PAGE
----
This might explain his attitude toward the strictures of the law. “I can assure you, there’s nothing that I have done, there’s no day in my life I can remember that has been spent entirely legally. I don’t know about your life, man, but I’m gonna break the law sooner or later today! Jaywalking. My septic tank is running over right now, and I’m going to hose it out. I’m not going to do it underground. And I might smoke a J or something.”

Not surprisingly, Rafelson has garnered a reputation as a bad boy on account of his frequent battles with executives, from the time he dumped everything on the top of ex-agent and future Universal head Lew Wasserman’s desk onto the floor back in their TV days in the late ‘60s to his well-publicized dismissal from the set of “Brubaker” in 1980 for allegedly assaulting Fox’s head of production.

“So much mythic energy has gone into me being this ‘monster,’ ” Rafelson says. “I did grab him, and I did let him go. But I did not hit him with 37 chairs; I did not break his head open with a steel ashtray, or any of the other things they had claimed I’d done. But they hired 77 detectives to follow me for over a year! It was quite sick. It was crazy. I suddenly had to live the life of a virgin.”

Rafelson sued the studio for breach of contract and slander, and won.

Of all the “counterculture” directors who emerged in the late ‘60s and ‘70s--Altman, Coppola, Scorsese, Michael Ritchie, Hal Ashby--Rafelson is perhaps the most maverick of all, in his films and in his lifestyle. “Head,” his 1968 film co-written and co-produced by Nicholson that followed the Monkees (a band of amateurs whom he had already assembled for a TV show), is the best of the psychedelic-era movies. It is interior, a road movie of the mind. “Jack and I conceived of it as an acid trip,” Rafelson says. “Needless to say, we needed to do a certain amount of research.”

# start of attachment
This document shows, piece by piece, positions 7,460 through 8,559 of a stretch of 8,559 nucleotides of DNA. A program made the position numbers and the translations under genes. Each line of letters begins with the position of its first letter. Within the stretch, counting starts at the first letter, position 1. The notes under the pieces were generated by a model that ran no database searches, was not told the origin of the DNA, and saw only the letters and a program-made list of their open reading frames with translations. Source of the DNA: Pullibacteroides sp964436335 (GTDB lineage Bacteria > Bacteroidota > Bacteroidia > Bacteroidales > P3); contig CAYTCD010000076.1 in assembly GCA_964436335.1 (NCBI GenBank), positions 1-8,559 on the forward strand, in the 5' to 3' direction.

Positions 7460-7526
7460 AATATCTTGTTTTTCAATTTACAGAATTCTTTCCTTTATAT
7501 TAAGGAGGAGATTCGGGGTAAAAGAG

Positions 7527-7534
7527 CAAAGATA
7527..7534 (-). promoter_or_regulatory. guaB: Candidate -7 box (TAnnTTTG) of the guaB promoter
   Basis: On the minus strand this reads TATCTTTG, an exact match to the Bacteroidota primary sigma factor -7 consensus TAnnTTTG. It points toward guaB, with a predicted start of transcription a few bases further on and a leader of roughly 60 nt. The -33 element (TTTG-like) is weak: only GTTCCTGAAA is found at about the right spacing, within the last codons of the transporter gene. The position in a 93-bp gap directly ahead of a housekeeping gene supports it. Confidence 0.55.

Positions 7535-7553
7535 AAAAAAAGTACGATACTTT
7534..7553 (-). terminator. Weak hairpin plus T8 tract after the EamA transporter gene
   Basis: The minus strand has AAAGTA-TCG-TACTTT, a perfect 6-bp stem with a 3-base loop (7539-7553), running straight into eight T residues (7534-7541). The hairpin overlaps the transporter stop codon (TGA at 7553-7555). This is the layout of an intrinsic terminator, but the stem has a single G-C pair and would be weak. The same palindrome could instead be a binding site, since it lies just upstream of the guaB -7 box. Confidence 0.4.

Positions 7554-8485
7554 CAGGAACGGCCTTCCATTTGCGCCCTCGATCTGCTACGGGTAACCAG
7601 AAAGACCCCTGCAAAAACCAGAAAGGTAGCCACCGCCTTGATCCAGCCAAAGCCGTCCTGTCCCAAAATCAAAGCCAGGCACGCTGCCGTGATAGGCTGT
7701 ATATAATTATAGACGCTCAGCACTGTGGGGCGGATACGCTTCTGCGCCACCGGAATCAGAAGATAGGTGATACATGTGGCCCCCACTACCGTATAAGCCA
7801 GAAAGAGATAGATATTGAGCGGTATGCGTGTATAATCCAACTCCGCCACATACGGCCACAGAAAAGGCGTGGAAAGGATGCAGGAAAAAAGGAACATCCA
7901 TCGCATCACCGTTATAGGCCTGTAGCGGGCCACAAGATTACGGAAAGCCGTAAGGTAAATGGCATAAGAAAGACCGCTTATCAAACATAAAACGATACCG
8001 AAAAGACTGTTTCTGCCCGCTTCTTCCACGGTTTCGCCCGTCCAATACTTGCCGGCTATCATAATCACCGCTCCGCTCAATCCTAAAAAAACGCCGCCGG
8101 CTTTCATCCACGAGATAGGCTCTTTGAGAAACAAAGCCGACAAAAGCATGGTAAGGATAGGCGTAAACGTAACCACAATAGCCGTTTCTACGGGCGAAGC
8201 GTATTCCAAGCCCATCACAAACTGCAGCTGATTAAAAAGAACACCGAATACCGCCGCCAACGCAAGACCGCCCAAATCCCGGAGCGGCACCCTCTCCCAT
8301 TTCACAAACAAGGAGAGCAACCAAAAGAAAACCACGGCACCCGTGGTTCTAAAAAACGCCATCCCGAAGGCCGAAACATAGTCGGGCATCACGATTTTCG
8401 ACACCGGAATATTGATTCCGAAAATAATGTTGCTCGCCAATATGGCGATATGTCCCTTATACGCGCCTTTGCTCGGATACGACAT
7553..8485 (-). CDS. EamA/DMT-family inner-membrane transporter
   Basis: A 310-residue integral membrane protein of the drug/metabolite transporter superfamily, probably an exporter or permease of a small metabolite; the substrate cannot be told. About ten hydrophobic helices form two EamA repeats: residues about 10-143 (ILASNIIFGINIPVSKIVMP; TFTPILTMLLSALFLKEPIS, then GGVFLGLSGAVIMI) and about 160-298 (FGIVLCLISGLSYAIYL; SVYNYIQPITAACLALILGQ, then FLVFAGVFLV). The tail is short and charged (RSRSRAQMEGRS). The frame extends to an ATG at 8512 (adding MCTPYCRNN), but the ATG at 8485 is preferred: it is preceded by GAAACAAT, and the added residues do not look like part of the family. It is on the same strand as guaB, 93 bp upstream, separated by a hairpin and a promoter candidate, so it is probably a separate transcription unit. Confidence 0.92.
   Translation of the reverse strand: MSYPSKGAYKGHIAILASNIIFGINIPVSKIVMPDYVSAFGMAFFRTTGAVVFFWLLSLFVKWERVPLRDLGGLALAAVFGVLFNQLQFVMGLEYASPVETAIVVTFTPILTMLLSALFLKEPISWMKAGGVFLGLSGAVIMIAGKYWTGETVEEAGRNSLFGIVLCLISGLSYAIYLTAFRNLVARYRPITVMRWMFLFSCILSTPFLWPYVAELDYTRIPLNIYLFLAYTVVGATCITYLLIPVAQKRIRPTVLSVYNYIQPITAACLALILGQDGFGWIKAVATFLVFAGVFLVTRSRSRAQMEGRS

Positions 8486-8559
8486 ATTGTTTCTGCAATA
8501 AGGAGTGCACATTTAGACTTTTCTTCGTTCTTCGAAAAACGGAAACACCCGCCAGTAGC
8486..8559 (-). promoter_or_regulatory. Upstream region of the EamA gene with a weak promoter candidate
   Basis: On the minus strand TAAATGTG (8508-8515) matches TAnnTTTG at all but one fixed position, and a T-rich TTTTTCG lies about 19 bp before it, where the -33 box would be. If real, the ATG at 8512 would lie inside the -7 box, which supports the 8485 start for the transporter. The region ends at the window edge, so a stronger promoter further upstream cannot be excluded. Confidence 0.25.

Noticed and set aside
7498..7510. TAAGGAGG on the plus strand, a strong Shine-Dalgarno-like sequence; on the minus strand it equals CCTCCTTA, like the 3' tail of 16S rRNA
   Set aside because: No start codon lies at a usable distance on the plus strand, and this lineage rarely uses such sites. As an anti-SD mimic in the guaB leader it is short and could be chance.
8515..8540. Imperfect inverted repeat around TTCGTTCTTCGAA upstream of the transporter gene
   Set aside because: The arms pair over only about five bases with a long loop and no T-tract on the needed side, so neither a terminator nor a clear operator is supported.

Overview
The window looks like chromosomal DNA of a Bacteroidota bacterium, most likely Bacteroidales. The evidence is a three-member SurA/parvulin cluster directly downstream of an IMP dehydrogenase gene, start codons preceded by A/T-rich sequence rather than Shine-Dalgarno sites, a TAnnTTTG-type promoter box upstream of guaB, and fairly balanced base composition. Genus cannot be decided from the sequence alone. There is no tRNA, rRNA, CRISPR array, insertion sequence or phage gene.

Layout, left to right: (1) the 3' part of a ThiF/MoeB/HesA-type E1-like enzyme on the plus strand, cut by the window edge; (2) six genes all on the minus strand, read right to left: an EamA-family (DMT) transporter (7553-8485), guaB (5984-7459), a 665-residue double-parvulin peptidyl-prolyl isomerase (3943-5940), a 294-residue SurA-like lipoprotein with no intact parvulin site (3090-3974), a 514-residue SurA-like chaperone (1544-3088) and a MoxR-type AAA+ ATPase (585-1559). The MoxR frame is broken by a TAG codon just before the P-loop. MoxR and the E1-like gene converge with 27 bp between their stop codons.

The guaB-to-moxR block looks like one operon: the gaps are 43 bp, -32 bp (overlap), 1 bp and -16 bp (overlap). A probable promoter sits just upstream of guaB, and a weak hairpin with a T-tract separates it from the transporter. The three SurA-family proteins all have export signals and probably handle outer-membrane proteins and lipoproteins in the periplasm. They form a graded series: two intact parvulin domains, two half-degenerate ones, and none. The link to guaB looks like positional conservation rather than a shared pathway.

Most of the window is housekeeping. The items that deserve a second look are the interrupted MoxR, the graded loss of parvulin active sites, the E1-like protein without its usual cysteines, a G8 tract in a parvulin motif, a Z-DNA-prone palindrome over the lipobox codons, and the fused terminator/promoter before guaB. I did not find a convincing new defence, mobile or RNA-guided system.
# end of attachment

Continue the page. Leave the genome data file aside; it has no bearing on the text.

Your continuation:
Then there’s the supercharged, provocative sexuality of his films. In “The Postman Always Rings Twice,” Nicholson and Jessica Lange engage in sadistic lovemaking amid flour on a kitchen prep table. And there’s the lesbian eroticism between federal investigator Debra Winger and wealthy-husband-killer Theresa Russell in the 1987 “Black Widow.”

In “Blood and Wine,” Rafelson says he tried to put “erotic tension into every frame of the film, as opposed to, ‘Let’s have them get in bed. . . .’ I’d already done it in ‘Postman.’ ”


The roots of Rafelson’s anarchistic spirit were already in place back in the ‘40s on New York’s Upper West Side. “I was one of those guys that took on all comers,” says Rafelson, who didn’t get along with his father and refused to go into the family textile business.

“I started leaving home at the age of 14,” he says. He hitchhiked and rode in boxcars to Arizona, where he worked the rodeo. He eventually went to Dartmouth, became a disk jockey while in the Army (he was court-martialed twice) and ended up working in David Susskind’s mail room in New York, which became his entree to TV writing and producing gigs.

“Head” bombed, but 1969’s “Easy Rider” marked a shift in his fortune and gave him the clout to make “Five Easy Pieces.”

Rafelson seems to have mellowed. He has had the same girlfriend, a “younger massage therapist” named Gabrielle Taurek, for the last five years. (Rafelson is still legally married to his wife of 30 years, Toby, a set designer; their son, Peter, is a rock ‘n’ roll composer.) And Nicholson says that Rafelson, known for a nearly maniacal obsessiveness on the set, has begun to shoot much more quickly.

“We started out doing 25 to 30 takes,” says the actor. “I told him John Huston shot everything in one, maybe two, takes. On the first day’s shoot, he sets up an elaborate shot--I’m barely getting into the role. Prints the first take. I couldn’t believe it. ‘Curly, what’s wrong?’ ‘I’m gonna Huston it this time.’ And he did. The thing about Bob is, he’s always changing.”